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The Terrible Triad Injury and Essex-Lopresti Fracture-Dislocations
The Terrible Triad Injury and Essex-Lopresti Fracture-Dislocations

One of the more complicated (and fortunately relatively rare) injuries one can sustain to the elbow is called the ‘Terrible Triad’ injury. This typically occurs when a patient falls on their outstretch arm with the elbow extended and dislocates the elbow joint. When dislocation occurs, the radial head and coronoid process (the ends of the radius and ulna that articulate with the distal humerus to form the elbow joint) fracture as well. Additionally, soft tissue damage occurs including tearing of the medial and lateral collateral ligaments that provide stability to the elbow. This is called The Terrible Triad.

This injury is treated with surgical management to restore alignment of the elbow joint, fix, remove, or replace the fractured radial head, fix the coronoid process fracture, and reconstruct the surrounding soft tissue. The associated recovery includes brief immobilization followed by therapy to regain function.

For some rather unlucky patients, elbow fracture dislocations may also come with wrist pain and stiffness. It is not uncommon for the force of the impact at the time of injury to transmit through the forearm to the distal aspect of the radius and ulna bones at the wrist joint and cause dislocation. The interosseous membrane/ligament (IOM/L) that connects these bones in the forearm is also disrupted. This injury is called an Essex-Lopresti Fracture-Dislocation. It often goes undiagnosed initially due to attention being focused on the elbow itself. Patients may report wrist pain and dysfunction while they rehabilitate the elbow post-operatively. X-rays may show that the radius bone has shifted toward the elbow joint, which puts more stress on the ulna where it forms the wrist joint.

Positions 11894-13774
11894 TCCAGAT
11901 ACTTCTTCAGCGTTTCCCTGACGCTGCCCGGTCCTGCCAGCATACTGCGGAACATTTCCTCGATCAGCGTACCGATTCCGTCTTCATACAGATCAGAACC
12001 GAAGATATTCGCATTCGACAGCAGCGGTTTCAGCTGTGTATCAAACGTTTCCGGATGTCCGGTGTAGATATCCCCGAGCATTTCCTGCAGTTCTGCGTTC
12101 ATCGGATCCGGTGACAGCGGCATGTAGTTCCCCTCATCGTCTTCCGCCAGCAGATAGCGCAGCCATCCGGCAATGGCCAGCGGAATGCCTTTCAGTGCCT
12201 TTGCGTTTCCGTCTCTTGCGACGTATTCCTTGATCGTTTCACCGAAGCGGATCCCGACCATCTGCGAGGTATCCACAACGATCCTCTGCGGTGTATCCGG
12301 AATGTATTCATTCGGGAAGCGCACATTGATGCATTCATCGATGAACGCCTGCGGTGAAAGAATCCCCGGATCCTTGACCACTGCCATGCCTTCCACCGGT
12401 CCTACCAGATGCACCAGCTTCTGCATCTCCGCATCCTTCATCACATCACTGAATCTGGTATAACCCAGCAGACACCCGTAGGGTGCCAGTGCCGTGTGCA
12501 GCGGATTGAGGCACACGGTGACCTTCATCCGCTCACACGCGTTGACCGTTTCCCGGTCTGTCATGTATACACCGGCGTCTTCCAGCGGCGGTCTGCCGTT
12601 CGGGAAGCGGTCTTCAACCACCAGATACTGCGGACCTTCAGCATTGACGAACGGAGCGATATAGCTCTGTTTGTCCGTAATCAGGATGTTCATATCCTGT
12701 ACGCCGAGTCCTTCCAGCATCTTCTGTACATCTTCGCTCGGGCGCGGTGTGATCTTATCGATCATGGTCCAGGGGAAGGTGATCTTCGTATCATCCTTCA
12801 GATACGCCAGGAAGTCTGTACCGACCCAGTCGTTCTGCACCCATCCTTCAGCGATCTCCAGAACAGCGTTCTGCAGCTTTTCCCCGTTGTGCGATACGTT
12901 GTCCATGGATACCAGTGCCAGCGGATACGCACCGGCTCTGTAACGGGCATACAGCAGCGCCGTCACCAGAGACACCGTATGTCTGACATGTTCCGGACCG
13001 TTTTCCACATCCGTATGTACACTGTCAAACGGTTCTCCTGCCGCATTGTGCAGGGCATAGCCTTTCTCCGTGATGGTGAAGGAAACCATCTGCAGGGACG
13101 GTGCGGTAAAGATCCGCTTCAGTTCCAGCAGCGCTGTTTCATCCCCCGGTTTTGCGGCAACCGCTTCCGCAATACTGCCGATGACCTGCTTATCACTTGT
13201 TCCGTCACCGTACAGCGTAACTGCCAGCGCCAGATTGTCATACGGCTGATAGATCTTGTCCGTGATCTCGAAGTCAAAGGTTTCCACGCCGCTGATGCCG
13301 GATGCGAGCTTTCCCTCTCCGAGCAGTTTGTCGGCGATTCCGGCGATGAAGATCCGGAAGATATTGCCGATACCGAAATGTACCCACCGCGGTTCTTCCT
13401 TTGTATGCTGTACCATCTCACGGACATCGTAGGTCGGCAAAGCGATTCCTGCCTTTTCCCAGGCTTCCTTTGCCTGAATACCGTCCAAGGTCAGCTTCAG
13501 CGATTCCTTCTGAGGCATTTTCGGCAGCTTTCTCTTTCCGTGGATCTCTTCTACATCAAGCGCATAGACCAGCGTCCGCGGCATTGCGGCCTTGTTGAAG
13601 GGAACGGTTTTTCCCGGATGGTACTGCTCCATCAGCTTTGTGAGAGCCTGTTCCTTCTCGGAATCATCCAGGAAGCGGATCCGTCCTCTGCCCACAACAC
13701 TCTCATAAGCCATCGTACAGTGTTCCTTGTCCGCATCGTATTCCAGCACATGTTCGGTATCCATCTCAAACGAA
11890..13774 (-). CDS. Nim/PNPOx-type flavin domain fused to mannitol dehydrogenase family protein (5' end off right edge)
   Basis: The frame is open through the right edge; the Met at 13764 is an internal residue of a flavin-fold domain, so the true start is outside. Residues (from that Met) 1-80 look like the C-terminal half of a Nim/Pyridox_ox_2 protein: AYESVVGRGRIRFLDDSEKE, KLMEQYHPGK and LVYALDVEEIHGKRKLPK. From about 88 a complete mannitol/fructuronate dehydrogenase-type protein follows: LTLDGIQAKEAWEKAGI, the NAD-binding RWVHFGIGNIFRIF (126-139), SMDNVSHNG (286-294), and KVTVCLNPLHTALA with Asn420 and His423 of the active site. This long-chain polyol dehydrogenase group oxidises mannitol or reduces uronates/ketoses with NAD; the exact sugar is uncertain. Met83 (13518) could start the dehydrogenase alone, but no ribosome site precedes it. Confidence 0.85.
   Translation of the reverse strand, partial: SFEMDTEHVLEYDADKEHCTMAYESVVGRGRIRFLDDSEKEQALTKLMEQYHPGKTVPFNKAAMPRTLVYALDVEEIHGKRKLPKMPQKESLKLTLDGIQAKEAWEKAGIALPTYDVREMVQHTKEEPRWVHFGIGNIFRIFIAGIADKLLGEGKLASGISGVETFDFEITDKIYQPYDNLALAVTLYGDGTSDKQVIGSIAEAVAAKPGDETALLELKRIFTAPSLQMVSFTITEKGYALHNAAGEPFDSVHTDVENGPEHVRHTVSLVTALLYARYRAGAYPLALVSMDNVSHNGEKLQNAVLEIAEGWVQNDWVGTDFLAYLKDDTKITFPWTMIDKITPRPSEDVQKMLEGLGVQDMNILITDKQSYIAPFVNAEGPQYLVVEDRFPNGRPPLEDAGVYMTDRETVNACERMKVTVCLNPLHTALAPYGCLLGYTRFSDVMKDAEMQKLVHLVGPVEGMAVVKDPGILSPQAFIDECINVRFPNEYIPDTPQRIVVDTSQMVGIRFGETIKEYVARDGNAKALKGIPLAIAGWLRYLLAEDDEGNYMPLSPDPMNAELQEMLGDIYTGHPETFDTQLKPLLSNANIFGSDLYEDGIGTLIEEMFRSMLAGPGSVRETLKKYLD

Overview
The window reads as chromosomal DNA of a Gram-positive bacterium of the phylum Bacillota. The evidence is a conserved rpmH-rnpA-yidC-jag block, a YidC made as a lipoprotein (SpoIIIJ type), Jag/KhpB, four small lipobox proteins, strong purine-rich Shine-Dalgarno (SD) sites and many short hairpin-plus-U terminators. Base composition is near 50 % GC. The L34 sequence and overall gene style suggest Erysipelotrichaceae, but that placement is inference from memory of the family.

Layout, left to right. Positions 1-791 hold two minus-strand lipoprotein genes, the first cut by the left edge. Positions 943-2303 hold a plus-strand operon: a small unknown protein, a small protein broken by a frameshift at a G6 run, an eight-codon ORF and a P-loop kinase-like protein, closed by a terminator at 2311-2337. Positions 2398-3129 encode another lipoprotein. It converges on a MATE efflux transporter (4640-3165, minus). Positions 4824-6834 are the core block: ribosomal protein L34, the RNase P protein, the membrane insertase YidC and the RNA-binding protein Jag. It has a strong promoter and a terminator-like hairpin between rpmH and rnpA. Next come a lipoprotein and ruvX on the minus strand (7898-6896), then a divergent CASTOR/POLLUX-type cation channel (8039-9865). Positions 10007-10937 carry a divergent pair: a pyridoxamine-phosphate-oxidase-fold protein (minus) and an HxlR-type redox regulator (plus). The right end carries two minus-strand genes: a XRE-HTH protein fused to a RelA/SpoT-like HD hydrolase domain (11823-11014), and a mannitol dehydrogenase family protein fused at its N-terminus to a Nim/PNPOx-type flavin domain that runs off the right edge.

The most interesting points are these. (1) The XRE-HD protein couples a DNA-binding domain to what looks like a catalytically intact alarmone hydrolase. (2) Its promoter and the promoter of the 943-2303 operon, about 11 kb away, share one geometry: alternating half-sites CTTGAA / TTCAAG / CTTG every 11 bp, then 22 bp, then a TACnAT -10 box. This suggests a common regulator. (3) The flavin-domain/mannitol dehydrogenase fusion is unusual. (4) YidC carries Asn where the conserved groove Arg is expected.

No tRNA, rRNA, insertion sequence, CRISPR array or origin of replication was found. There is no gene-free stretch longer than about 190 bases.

The symptoms associated with an Essex-Lopresti injury typically persist unless addressed surgically. Acute management typically includes repair of the distal radial ulnar joint (DRUJ) and internal stabilization of the interosseous membrane. Alternatively, if surgical intervention is not performed acutely, surgery may consist of an IOM/L reconstruction possibly with an ulnar shortening osteotomy (shortening the ulna to restore appropriate alignment). The goal of surgical intervention is to restore alignment and support to both the elbow and the wrist.

If all aspects of this injury are not appropriately identified and treated accordingly, patients often struggle with chronic pain and stiffness in both the wrist and elbow. Alternatively, if thorough imaging and evaluation is completed and both the elbow and wrist are treated concurrently, patients typically do well once recovered and hopefully return to their baseline of function.

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